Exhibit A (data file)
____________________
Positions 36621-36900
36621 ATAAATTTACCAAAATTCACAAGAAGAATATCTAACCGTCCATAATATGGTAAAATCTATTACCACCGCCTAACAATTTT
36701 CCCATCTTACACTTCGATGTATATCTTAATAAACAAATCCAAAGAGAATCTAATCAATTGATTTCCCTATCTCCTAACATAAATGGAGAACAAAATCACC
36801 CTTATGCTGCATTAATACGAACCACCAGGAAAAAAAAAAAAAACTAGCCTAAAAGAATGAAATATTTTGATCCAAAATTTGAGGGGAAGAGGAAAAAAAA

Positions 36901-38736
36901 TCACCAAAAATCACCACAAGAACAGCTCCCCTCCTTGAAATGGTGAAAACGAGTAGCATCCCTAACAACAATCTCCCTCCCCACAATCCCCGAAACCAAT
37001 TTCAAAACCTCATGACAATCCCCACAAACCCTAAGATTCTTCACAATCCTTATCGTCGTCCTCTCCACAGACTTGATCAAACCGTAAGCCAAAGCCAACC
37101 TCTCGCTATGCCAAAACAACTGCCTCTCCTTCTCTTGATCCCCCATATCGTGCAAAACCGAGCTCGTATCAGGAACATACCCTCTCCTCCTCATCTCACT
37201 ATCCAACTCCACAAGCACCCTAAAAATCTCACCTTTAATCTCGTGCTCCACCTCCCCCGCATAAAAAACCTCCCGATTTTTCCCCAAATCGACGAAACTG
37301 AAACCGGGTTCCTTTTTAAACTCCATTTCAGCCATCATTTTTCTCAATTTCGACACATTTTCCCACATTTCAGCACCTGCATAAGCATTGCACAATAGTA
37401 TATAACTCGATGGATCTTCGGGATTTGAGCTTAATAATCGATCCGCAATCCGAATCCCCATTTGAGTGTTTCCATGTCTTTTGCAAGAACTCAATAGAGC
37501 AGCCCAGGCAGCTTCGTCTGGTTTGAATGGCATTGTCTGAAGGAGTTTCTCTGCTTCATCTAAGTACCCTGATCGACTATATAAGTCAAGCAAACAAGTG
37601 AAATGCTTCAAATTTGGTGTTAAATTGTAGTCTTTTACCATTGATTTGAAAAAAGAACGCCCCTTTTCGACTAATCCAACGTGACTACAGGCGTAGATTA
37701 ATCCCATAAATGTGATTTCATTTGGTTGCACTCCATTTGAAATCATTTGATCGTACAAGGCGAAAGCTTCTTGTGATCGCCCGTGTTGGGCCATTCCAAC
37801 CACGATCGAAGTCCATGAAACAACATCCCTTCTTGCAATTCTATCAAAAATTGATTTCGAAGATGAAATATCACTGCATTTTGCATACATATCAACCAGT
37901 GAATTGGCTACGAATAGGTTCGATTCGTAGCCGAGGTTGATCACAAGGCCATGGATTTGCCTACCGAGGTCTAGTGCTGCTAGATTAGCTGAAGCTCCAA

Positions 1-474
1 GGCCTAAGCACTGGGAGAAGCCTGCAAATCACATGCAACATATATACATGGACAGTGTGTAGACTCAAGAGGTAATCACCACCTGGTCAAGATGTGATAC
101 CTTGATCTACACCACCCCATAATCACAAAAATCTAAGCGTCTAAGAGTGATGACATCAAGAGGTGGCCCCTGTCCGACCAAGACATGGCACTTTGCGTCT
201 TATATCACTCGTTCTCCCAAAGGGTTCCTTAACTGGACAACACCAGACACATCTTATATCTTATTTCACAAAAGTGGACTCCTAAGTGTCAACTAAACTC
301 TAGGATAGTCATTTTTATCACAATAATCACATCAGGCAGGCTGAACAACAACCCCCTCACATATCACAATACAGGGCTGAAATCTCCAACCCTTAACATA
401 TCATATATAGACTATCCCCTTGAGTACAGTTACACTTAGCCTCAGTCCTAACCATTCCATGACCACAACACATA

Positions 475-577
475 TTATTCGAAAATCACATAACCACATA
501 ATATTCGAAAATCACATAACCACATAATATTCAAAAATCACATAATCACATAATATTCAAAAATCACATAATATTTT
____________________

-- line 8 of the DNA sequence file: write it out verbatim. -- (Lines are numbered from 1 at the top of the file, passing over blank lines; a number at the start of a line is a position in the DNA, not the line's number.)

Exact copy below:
37101 TCTCGCTATGCCAAAACAACTGCCTCTCCTTCTCTTGATCCCCCATATCGTGCAAAACCGAGCTCGTATCAGGAACATACCCTCTCCTCCTCATCTCACT